A former baseball player and sportscaster with political ambitions concluded a recent CNN interview by asking his Jewish host to speak for all American Jews and explain why so many of them support Democrats.
Jake Tapper, CNN’s chief Washington correspondent, was interviewing Curt Schilling about the World Series-winning pitcher’s decision to run for Senate when Schilling decided to become the questioner and take the conversation in a more personal direction.
He opened by stating his assumption that Tapper — because he’s Jewish? because he’s a journalist? — would either vote for Hillary Clinton, or at least not vote for Donald Trump. Tapper let Schilling know that he doesn’t vote in presidential elections, at which point Schilling plowed on.
“I would like to ask you something as a person who is practicing the Jewish faith and have since you were young, I don’t understand, maybe this is the amateur, non-politician in me, I don’t understand how people of Jewish faith can back the Democratic Party, which over the last 50 years have been so clearly anti-Israel, so clearly anti-Jewish Israel that I don’t know what else need to be done, said or happen — the Democratic Party is aligned with Israel only because we have agreements in place that make them have to be,” Schilling said.
Jews are traditionally ambivalent about the notion that any one of the group reflects on everyone else. On the one hand, descendants of Eastern European Jews still use the Yiddish expression, a shande far di goyim, literally, a scandal before the nations, which conveys the embarrassment Jews collectively can feel when one of their number does something shameful in public. On the other hand, many American Jews increasingly bristle at the idea that they should be held responsible for the policies of the state of Israel.
Tapper betrayed none of this complicated conflict, merely listened calmly, his expression unchanging. He answered immediately by saying that he doesn’t speak for Jews, or support either the Democratic or the Republican party.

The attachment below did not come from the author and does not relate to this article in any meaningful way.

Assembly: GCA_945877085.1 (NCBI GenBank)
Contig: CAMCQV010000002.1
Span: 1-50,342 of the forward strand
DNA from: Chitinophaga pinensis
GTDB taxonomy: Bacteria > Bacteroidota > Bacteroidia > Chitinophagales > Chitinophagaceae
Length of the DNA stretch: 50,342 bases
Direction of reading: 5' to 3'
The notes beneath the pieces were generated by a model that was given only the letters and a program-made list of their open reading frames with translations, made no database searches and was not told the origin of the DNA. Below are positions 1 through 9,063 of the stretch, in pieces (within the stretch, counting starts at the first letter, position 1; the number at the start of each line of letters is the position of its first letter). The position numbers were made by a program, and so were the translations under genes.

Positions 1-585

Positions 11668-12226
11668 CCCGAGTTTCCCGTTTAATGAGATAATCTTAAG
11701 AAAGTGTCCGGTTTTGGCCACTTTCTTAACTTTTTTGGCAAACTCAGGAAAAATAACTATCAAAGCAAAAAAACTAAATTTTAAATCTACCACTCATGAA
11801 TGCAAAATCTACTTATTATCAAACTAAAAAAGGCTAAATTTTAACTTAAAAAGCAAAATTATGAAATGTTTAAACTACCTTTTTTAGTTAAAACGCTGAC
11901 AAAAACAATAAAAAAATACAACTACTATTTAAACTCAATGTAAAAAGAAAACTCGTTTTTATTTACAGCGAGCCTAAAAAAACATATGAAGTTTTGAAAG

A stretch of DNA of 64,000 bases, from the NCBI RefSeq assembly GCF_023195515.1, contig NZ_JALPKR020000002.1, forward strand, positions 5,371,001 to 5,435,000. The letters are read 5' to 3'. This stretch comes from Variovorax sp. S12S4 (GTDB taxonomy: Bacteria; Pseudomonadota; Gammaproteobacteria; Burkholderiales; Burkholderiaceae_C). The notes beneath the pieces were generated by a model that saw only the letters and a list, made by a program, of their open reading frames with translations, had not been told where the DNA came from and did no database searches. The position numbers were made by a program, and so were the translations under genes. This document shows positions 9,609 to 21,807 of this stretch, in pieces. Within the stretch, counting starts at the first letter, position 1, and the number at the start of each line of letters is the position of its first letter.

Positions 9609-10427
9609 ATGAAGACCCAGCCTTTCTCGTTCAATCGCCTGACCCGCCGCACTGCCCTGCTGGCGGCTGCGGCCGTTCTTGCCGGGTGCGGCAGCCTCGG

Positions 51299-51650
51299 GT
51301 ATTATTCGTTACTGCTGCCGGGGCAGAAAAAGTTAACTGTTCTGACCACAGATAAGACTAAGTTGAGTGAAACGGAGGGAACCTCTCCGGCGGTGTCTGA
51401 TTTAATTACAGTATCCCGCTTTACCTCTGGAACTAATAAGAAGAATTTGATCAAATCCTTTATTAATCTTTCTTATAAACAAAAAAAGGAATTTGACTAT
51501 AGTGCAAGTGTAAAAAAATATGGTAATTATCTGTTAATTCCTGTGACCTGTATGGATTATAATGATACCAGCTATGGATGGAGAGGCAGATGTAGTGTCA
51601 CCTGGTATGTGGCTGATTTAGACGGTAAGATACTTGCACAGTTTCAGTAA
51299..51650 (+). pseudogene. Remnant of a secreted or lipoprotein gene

“I would imagine, just to try to answer your question, one of the reasons many Jews are Democrats has more to do with social welfare programs and that sort of thing than it does for Israel,” Tapper said.
Schilling, who was fired from ESPN earlier this year after he shared a Facebook post that had anti-transgender overtones, nodded rapidly as Tapper spoke and acknowledged that it was “fair” for some Jews to decide their party affiliation on issues other than Israel.
Before ESPN fired Schilling, the network suspended him for posting a Twitter meme that compared Muslim jihadists and Nazis.
On October 18, Schilling announced that he was going to run against Senator Elizabeth Warren of Massachusetts in 2018, according to Politico.
On a later interview with Chris Matthews on MSNBC, according to another Politico report, Schilling defended his request that Tapper speak for all Jews, saying it made sense for him to ask an actual Jew his question, and insisting that liberals oversimplify Christian identity in the same way.
Helen Chernikoff is the Forward’s News Editor. She came to the Forward from The Jewish Week, where she served as the first web director and created both a blog dedicated to disability issues and a food and wine website. Before that, she covered the housing, lodging and logistics industries for Reuters, where she could sit at her desk and watch her stories move the stock market. Helen has a Master’s of Public Administration from Columbia University and a BA in History and French from Amherst College. She is also a rabbinical school dropout. Contact her at firstname.lastname@example.org and follow her on Twitter at @thesimplechild.